Sook-Yin Lee’s Unsafe has little to say about call-out culture

Canadian Stage's documentary theatre production addressing censorship, online call-outs and shaming plays it safe

UNSAFE by Sook-Yin Lee (Canadian Stage). At Berkeley Street Theatre (26 Berkeley). Runs to March 31. $29-$79. 416-368-3110, See listing. Rating: NN

The origin story of Unsafe is complicated. Fortunately (or not) this origin story is woven into the play itself.

Former Canadian Stage artistic director Matthew Jocelyn commissioned playwright Zack Russell to create a show about Eli Langer, the Toronto artist charged with child pornography in 1993. At some point the premise broadened, or became updated, to address contemporary forms of censorship such as online call-outs and knee-jerk shaming. At some point Russell invited Sook-Yin Lee to collaborate. While Russell wanted to make fiction, Lee envisioned Unsafe as documentary theatre, drawing upon her storied background as an interviewer for the CBC and MuchMusic. At some point Lee’s vision eclipsed that of Russell’s, who eventually retreated from the project altogether. He’s now credited as consultant while lending his persona as Lee’s onstage sidekick, “Zack Russell,” endearingly embodied by actor-pianist Christo Graham.

Directed by Sarah Garton Stanley, Unsafe has finally manifested in a production that looks like a talk show, unfolds like a variety show, ends with a truncated version of a town hall meeting and, ultimately, despite its busy meta-narrative, has little to say about outrage culture. The conversation is not moved forward. As my companion put it, Unsafe was “about as satisfying as scrolling through a social media feed.” I’m not even sure Unsafe offers a clear idea as to what “unsafe” means.

In one sequence Lee and Graham text each other, their iMessages projected on the screen standing between them in another, Lee, naked save her wireless belt, and Graham, fully dressed, mimic two figures in Édouard Manet’s Le Déjeuner Sur L’herbe in another, Lee, naked again, sings the chorus from Hair’s Let The Sunshine In. How these sequences contribute to Unsafe’s thematic survey seems tangential at best. Like many others, such sequences seem conceived primarily to expand the range of theatrical devices in an otherwise not especially theatrical work.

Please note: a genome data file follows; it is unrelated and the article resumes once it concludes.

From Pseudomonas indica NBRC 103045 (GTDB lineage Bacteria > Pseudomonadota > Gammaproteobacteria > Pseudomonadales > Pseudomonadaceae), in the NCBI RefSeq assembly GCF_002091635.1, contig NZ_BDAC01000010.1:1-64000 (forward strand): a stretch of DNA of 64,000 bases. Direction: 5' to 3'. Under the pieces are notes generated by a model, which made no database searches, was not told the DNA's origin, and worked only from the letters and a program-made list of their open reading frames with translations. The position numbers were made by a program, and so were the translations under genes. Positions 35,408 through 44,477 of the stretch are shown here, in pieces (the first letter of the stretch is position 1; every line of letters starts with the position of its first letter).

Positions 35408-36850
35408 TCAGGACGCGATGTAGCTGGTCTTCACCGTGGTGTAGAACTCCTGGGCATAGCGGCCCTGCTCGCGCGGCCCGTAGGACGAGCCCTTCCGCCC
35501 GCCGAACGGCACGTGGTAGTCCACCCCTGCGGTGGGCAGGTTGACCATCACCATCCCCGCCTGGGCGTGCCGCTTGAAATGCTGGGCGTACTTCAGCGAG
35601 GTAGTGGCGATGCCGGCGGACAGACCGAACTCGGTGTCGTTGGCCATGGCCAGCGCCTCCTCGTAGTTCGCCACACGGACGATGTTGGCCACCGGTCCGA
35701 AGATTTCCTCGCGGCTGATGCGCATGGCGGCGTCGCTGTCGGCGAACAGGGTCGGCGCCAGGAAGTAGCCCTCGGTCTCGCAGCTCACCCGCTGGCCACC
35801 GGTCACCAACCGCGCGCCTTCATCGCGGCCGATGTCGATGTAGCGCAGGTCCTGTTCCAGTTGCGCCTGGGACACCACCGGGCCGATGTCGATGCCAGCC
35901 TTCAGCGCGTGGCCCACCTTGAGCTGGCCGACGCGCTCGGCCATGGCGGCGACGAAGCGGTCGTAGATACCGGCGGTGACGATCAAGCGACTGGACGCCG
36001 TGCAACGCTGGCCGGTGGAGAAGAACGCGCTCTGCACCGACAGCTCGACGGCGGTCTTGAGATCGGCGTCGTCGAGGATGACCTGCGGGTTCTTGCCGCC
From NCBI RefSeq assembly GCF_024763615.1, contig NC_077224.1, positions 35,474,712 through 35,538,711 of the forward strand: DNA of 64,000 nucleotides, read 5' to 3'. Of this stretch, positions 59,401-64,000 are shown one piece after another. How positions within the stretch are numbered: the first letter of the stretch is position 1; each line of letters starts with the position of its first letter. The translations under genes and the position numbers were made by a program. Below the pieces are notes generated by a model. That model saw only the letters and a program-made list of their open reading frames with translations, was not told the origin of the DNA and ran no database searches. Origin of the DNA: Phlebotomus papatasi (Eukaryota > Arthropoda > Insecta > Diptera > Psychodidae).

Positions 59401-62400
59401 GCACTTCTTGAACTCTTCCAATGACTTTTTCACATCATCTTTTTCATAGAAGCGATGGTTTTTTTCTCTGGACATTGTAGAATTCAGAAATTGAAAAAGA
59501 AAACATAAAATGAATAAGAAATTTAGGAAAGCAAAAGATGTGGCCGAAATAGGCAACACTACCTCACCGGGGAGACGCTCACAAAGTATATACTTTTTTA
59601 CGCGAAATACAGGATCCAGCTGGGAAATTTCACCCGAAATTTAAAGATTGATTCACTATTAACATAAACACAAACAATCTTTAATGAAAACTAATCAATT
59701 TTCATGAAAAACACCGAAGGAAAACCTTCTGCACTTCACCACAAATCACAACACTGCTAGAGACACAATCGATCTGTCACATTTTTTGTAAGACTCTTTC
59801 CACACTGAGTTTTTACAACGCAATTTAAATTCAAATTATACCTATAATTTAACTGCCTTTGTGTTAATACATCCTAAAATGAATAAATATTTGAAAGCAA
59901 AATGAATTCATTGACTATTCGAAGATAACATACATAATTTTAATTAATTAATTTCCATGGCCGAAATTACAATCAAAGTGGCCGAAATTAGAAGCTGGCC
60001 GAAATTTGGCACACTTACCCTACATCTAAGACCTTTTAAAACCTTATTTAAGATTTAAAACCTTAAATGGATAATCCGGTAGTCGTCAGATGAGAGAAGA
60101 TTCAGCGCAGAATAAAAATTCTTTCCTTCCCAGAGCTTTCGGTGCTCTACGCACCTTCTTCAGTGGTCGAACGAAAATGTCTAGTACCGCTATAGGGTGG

As a gesture of artistic risk, Lee’s nudity feels flimsy, especially given that she was one of the stars of John Cameron Mitchell’s cinematic sex bonanza Shortbus, a gig which, for a time, placed Lee’s employment with the CBC in peril. Early in Unsafe, Lee shares a pre-scandal image of her snuggling a giant photograph of Jian Ghomeshi, though this too seems overplayed as a gesture of artistic risk: it’s not shocking that Lee, like many of her colleagues, expressed affection toward a celebrity broadcaster that plenty of people once liked. There’s a sequence in which Lee, with Graham filming her for live-feed, recounts the demise of a 12-year relationship whose issues were exacerbated by her work on Unsafe. The story itself can’t help but earn our sympathy, but the manner in which it is “spontaneously” delivered fits all too neatly into Unsafe’s air of faux-casualness – which is itself very, very CBC.

Many of those interviewed for Unsafe – Jocelyn, Globe And Mail critic Kate Taylor, priest and activist Maggie Helwig and artist jes sachse among them – took far greater risks in their willingness to grapple with the play’s fraught theme and its impact on their practice, opening themselves up to public scrutiny in a series of shoddily recorded and unflatteringly lit video segments. Any of these testimonies could have been mined for deeper investigation, but as Unsafe hops from one sequence to another, such opportunities are abandoned or regarded only superficially.

In short, while Lee’s interest in her subject matter feels genuine, Unsafe resembles an artist’s workbook more than a finished work. And for all its hubbub, it plays things pretty safe.


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